After spending three extremely successful decades in the modeling industry, it only makes sense that Cindy Crawford would be in a prime position to raise part of a new generation of grounded and professional models. In her cover interview for the May 2018 issue of Town & Country, the supermodel opens up about how she's grooming 18-year-old son Presley Gerber and 16-year-old daughter Kaia Gerber to, hopefully, have the same astounding longevity that she's experienced.
The most important thing, according to Crawford, was teaching her kids to be good, hardworking people—which, she said, wasn't actually that hard to do. "Kids don't always listen, but they are always watching what you do. If you're polite to people, they learn to be polite. If you make family time a priority, they don't even question spending time together. If I'm constantly berating myself in front of them—I look old, I have more wrinkles every year, I can't have that dessert because I'll get fat—then they learn to do the same thing," Crawford, 52, said. "You lead by example."
It also helps that the Gerbers get to walk in their mom's sterling legacy, a factor that, Crawford noted, will hopefully protect them from what can be a very predatory industry. "I'm really lucky, because I don't have a #MeToo story," she said. "As far as being a mother of two young people going into fashion, of course I worry. But let's be honest. My kids are blessed in that business because they aren't coming in as unknowns. People know that I will come after them if they mess with my kids." She added, "Look, I've done nude photos, lots. The only ones I regretted were the ones that I kind of got talked into. I don't want my children to ever look back and think, 'Gosh, I wish I hadn't done that.' I want to empower them to just say, 'I'm outta here.'"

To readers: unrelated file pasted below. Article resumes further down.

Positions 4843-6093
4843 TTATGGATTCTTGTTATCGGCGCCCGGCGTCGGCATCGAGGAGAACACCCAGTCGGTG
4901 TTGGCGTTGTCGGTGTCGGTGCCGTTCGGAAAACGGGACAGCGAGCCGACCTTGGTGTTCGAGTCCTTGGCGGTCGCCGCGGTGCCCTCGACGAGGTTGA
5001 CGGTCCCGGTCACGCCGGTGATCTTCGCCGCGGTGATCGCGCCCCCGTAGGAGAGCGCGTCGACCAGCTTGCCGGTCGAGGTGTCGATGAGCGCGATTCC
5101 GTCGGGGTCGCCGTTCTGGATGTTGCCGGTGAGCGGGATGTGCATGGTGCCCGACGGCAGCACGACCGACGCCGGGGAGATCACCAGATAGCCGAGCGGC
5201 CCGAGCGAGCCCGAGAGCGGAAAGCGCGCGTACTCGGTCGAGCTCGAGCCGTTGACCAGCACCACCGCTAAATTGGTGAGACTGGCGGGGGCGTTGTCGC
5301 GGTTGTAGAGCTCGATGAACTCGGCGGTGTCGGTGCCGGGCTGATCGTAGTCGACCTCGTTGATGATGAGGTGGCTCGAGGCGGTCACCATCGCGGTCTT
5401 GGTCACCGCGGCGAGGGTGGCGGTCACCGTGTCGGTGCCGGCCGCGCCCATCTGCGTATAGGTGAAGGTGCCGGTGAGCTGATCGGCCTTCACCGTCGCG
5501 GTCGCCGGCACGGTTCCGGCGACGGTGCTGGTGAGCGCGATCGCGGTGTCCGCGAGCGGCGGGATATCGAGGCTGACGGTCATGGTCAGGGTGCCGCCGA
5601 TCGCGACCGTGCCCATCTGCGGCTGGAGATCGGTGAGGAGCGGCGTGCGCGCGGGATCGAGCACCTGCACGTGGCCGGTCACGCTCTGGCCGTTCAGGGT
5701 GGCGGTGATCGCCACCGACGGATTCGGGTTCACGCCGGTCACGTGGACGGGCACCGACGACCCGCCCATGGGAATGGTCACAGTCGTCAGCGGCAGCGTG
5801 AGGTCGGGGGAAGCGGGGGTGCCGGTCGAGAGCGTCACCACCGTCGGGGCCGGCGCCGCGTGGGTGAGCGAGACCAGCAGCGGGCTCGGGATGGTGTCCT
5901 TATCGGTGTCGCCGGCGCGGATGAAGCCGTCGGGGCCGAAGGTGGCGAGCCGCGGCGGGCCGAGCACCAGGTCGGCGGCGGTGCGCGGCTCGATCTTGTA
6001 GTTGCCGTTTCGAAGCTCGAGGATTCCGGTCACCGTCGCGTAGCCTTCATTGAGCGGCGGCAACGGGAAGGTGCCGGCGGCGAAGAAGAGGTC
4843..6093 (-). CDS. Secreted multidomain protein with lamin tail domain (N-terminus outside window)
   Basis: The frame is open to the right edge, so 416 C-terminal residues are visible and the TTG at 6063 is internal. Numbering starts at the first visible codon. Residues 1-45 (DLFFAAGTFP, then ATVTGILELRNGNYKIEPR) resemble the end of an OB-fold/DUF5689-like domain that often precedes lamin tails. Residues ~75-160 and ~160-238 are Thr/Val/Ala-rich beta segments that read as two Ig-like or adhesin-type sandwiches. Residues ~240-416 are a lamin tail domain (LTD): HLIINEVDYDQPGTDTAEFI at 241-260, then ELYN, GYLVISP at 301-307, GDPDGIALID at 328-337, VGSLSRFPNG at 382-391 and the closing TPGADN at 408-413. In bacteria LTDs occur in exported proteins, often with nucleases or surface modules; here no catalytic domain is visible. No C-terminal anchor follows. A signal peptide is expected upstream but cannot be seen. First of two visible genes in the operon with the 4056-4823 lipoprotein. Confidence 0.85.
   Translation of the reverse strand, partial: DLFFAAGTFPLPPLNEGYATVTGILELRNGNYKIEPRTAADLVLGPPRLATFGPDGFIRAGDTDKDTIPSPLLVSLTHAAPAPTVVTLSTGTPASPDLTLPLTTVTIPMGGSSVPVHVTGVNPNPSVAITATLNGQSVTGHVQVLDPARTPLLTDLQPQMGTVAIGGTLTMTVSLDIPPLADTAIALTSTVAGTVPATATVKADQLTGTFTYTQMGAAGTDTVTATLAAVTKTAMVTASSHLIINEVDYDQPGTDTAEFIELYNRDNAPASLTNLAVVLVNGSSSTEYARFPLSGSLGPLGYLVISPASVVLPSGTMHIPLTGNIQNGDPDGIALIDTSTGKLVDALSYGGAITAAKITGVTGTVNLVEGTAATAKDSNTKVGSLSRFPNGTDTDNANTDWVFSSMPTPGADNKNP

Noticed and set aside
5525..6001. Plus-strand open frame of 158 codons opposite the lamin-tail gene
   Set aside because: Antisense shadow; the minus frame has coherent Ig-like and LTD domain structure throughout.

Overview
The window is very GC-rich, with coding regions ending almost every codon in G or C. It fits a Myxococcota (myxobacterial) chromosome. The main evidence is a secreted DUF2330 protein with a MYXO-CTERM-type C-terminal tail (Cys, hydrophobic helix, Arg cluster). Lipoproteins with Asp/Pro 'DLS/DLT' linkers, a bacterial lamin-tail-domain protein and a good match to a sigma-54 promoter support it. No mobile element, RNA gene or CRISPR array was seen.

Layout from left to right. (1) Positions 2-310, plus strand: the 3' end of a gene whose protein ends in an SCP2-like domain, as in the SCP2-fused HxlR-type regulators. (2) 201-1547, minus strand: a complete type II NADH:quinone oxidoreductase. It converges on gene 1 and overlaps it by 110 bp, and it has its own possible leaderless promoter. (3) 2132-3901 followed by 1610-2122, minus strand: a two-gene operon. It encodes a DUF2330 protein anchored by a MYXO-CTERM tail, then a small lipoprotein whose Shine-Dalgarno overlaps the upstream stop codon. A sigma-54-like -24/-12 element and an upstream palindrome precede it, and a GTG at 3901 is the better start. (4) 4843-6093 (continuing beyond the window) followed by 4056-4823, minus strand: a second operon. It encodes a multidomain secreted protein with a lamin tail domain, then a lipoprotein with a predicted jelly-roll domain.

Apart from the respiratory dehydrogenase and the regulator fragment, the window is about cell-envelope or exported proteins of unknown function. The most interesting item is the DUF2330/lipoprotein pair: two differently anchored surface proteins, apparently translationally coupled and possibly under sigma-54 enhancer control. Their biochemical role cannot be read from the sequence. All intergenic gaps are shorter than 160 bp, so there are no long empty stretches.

And until they've reached that point themselves, Crawford, ever the protective mama bear, is keeping a close eye on their careers. "They have agents, but I would say for the first year, for sure, everything was 100 percent through me," she said. "Eventually, I want to empower them to be in charge of their own careers, but they're not ready for that yet. Right now they're mostly, 'Mom, just tell me what to do.' Mom, as you might imagine, is fine with that." Crawford also keeps a close eye on her kids' actual whereabouts: "I can only go, like, a week without seeing [Kaia]. But we talk every day, at least, and text," she said of her mini-me daughter. "If she doesn't text me back within 15 minutes, I do one in all caps and a lot of exclamation points. Just respond, okay? Or else I'm going to track you through your Uber account."
For the most part, though, Crawford said she's letting her kids find their own footing as people and, of course, as models. "I don't really think that you can teach how to model," she said. "It needs to come from within. But like, with Kaia when she was little, about seven years old, she would play dress-up in Mom's clothes, and I would do her hair and makeup and we would play photoshoot or runway show. I would be shooting the pictures, and I'd be like, 'No, put your chin up,' or 'Hold your arm out like that.' Probably, a little of it stuck."
Crawford continued, "I think my only specific advice to her with the runway shows was just, like, personally, I don't like seeing a girl with dead eyes and no expression walking down a runway. I don't think it's interesting. Yes, I know that's what's in style now. But I said I feel as if people want to see a personality. It's not appropriate for every show, but I think that Kaia has found those little places. Like with the Anna Sui show she just did. Even though no one else was doing turns, all of a sudden she threw one in."
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Antonio de Moraes Barros Filho
Photo courtesy of Getty Images.